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marriage

Understanding Prenuptial Agreements

Understanding Prenuptial Agreements

By Inna G. Materese | Esquire

When we hear the words “prenuptial agreement” or “prenup,” most of us think of wealth, celebrities, or even unreasonable demands we’ve seen in the movies. Prenuptial Agreements have had the misfortune of being seen as unromantic, fatalist, and unseemly. However, a prenuptial agreement – or a contract entered into before marriage that outlines the rights and obligations of both spouses in the event of divorce – can prove to be useful for individuals in a variety of financial circumstances.

Many clients wonder, “Why do I need to know about a prenuptial agreement now that I’m going through a divorce?” The answer is simple: A prenuptial agreement can help you reduce conflict in a future relationship and can serve as valuable financial planning tool.

You may be aware that Pennsylvania’s Divorce Code provides for a process, called equitable distribution, by which marital property is divided. In addition, our divorce and support laws provide for support remedies such as alimony pendente lite and alimony in the event of divorce. In the absence of a prenuptial agreement, these laws largely govern what happens to your finances in the event of divorce. Unsurprisingly, many of us are not too keen about how these laws are applied to our lives. A prenuptial agreement can help you predetermine how your financial circumstances will be resolved in the event of divorce.

A prenuptial agreement can assist you with:

  • Financial Planning – A prenuptial agreement is a vehicle by which you and your future spouse can determine for yourselves what kind of property is and will remain separate, and what kind of property, if any, will be marital. It also permits the spouses to designate whether income earned during the marriage remains the separate property of the person who earned it, whether and to what extent retirement accounts may be marital, and who gets what in the event of divorce. By clearly establishing these understandings prior to the marriage, you may be able to better gauge what your financial picture may look like upon divorce.
  • Estate Planning – A prenuptial agreement can be a critical estate planning tool, particularly if you have children from a previous relationship. Designating your spouse’s ability to inherit from your estate, and to what extent, can help you provide for your spouse, children from a previous relationship, and/or other family in your desired manner.
  • Debt Allocation – In a divorce action, the court will distribute and divide marital debts in addition to marital property. Many clients are frustrated by the idea that they must assume a portion of marital debts that may have been incurred solely by the other spouse. A prenuptial agreement can be an effective way of shielding you from debts incurred by the other spouse during marriage.
  • Support – Our support law provides for alimony during and after the pendency of a divorce, with factors and guidelines that often prescribe how income and support are calculated. A prenuptial agreement allows individuals the freedom to determine some of these support issues for themselves. However, it should be noted that issues of child support and child custody are not binding and are always modifiable.

Is Your Marriage Being Impacted by the Trump Effect

Is Your Marriage Being Impacted by the Trump Effect

By Inna G. Materese | Esquire

Research from Wakefield Research, a marketing research firm, has found that one in ten couples (both married and unmarried) have ended their relationships over political disagreement. Among millennials, this rate of occurrence is 22%.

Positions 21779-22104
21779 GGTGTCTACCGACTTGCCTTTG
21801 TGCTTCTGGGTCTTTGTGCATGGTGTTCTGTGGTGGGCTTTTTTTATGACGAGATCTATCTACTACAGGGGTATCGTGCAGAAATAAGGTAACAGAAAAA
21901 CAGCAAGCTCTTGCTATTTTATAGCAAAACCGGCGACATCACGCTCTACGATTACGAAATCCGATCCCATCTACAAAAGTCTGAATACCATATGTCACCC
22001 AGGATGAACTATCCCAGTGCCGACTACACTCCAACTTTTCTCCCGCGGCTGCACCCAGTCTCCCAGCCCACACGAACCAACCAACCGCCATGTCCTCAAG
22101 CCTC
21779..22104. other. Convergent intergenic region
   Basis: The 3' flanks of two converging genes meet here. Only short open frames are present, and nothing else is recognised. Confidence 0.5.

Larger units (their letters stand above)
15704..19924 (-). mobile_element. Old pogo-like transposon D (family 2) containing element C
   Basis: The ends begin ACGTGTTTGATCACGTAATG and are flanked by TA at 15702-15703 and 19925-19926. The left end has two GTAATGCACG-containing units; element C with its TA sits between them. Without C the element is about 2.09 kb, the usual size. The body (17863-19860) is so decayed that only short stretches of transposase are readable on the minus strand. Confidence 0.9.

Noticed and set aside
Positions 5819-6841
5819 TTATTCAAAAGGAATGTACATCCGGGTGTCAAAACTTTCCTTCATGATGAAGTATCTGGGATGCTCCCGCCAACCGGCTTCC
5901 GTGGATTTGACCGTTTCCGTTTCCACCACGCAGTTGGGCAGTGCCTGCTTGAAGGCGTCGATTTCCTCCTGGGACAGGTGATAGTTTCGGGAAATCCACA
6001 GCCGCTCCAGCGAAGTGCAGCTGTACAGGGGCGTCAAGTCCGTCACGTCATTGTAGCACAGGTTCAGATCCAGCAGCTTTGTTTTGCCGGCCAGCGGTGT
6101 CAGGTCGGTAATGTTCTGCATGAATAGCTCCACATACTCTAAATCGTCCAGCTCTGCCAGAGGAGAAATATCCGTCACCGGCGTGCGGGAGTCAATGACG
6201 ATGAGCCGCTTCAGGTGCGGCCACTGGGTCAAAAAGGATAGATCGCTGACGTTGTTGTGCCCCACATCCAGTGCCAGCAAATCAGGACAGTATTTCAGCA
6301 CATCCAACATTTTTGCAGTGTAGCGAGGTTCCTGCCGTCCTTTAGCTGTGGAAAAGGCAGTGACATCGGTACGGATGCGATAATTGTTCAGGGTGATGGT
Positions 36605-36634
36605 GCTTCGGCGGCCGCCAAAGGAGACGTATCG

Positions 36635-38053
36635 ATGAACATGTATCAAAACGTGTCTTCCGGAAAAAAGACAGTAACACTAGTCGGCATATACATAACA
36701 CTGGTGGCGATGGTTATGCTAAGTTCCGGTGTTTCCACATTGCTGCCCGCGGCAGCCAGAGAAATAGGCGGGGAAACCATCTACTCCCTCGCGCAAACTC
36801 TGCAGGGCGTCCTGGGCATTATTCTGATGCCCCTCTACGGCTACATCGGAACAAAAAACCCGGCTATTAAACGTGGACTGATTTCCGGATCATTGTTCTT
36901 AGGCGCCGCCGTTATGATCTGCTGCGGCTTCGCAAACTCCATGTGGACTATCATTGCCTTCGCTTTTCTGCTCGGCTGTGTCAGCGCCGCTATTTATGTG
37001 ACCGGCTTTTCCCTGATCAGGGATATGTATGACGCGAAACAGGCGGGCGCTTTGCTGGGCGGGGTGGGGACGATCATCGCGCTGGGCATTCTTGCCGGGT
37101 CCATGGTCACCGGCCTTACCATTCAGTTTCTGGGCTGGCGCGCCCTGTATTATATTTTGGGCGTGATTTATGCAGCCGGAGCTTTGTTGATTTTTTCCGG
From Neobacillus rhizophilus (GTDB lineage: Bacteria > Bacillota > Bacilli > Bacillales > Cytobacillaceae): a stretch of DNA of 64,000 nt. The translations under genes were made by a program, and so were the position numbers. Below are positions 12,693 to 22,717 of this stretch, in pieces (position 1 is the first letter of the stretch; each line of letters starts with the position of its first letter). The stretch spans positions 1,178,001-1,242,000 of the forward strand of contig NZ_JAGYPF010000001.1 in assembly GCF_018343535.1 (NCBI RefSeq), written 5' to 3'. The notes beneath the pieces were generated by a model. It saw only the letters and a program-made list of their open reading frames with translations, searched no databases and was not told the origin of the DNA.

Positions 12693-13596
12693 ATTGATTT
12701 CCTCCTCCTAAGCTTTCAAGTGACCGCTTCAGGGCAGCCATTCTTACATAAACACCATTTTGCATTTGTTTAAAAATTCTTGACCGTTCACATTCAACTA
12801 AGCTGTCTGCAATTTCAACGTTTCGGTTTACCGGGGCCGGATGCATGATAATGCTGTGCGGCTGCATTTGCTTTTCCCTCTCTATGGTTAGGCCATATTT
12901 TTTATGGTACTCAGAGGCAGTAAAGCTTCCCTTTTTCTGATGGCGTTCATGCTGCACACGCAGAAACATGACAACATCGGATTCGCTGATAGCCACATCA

Indeed, multiple dating websites and other online information gathering sources report that more couples than ever are arguing and breaking up due to opposing political stances regarding the current president. Read more...

The Ambition v. Marriage Trade-Off

The Ambition v. Marriage Trade-Off

By Inna G. Materese | Esquire

While our cultural consciousness may be changing, research shows the change may be slow. According to the Harvard Business Review, even today, research shows men prefer women who are less professionally ambitious than they are.

Given this perception, many single women face an age-old dilemma: Should I sacrifice my career for marriage, or vice versa? 

Research suggests that single women tend to avoid actions that would help their careers because of marriage considerations. The effect is seen not only macro decision-making, such as making schooling determinations, initial career decisions, taking on leadership roles and asking for promotions. Daily decisions such as speaking up at meetings, working late, taking charge of a project, even certain outfits, haircuts, and makeup may be impacted by a single woman's weighing of whether the choice will make her more or less attractive to a potential partner. Read more....

 

 

Before You Tie the Knot, Ask Yourself...

Before You Tie the Knot, Ask Yourself...

By Inna G. Materese | Esquire

There are few other times in a couple's life together as gleeful, romantic, and exciting as getting engaged and married. However, while it's not exactly the stuff of romance novels, discussing certain legal and logistical matters before tying the knot may protect your marriage from unraveling in the future. Before you say "I do" consider the following:

1. Do we need a prenuptial agreement? Most of us have some preconceived notions about prenuptial agreements. These agreements - meant to specify in advance each spouse's rights in the event that the marriage breaks down - are not just for the rich and famous. If you or your spouse own a family business, family real estate or property, or other interests you'd like to preserve, you may want to consider putting your intent to paper to ensure that those interests are protected in the event of death or divorce. Likewise, couples who anticipate a certain lifestyle (such as one spouse becoming a stay-at-home parent) may want to predetermine how either spouse will be maintained in the event of separation or divorce. Lastly, couples who are marrying for the second time and may have children from a previous marriage may want to preserve certain property or income for their children of the first marriage.